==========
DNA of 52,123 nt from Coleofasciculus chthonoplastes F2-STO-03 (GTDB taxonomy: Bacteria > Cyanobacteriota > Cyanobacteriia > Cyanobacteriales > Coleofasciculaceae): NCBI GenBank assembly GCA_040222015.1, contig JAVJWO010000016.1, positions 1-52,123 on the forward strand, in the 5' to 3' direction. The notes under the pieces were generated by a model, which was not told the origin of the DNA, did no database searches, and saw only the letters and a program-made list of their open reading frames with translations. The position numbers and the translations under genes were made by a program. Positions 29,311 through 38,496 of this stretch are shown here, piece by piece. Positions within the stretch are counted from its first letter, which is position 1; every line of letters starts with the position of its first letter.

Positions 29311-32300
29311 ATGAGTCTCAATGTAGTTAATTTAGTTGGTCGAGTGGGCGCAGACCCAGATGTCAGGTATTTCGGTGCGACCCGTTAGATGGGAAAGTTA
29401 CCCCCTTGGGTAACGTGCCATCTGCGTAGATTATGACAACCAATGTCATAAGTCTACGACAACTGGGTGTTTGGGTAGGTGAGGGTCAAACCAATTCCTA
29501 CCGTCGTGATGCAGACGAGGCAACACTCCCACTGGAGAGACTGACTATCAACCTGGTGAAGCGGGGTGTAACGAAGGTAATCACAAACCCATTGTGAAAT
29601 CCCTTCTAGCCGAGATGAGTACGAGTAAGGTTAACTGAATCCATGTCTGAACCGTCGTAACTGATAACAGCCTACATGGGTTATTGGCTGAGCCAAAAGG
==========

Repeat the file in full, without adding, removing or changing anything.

DNA of 52,123 nt from Coleofasciculus chthonoplastes F2-STO-03 (GTDB taxonomy: Bacteria > Cyanobacteriota > Cyanobacteriia > Cyanobacteriales > Coleofasciculaceae): NCBI GenBank assembly GCA_040222015.1, contig JAVJWO010000016.1, positions 1-52,123 on the forward strand, in the 5' to 3' direction. The notes under the pieces were generated by a model, which was not told the origin of the DNA, did no database searches, and saw only the letters and a program-made list of their open reading frames with translations. The position numbers and the translations under genes were made by a program. Positions 29,311 through 38,496 of this stretch are shown here, piece by piece. Positions within the stretch are counted from its first letter, which is position 1; every line of letters starts with the position of its first letter.

Positions 29311-32300
29311 ATGAGTCTCAATGTAGTTAATTTAGTTGGTCGAGTGGGCGCAGACCCAGATGTCAGGTATTTCGGTGCGACCCGTTAGATGGGAAAGTTA
29401 CCCCCTTGGGTAACGTGCCATCTGCGTAGATTATGACAACCAATGTCATAAGTCTACGACAACTGGGTGTTTGGGTAGGTGAGGGTCAAACCAATTCCTA
29501 CCGTCGTGATGCAGACGAGGCAACACTCCCACTGGAGAGACTGACTATCAACCTGGTGAAGCGGGGTGTAACGAAGGTAATCACAAACCCATTGTGAAAT
29601 CCCTTCTAGCCGAGATGAGTACGAGTAAGGTTAACTGAATCCATGTCTGAACCGTCGTAACTGATAACAGCCTACATGGGTTATTGGCTGAGCCAAAAGG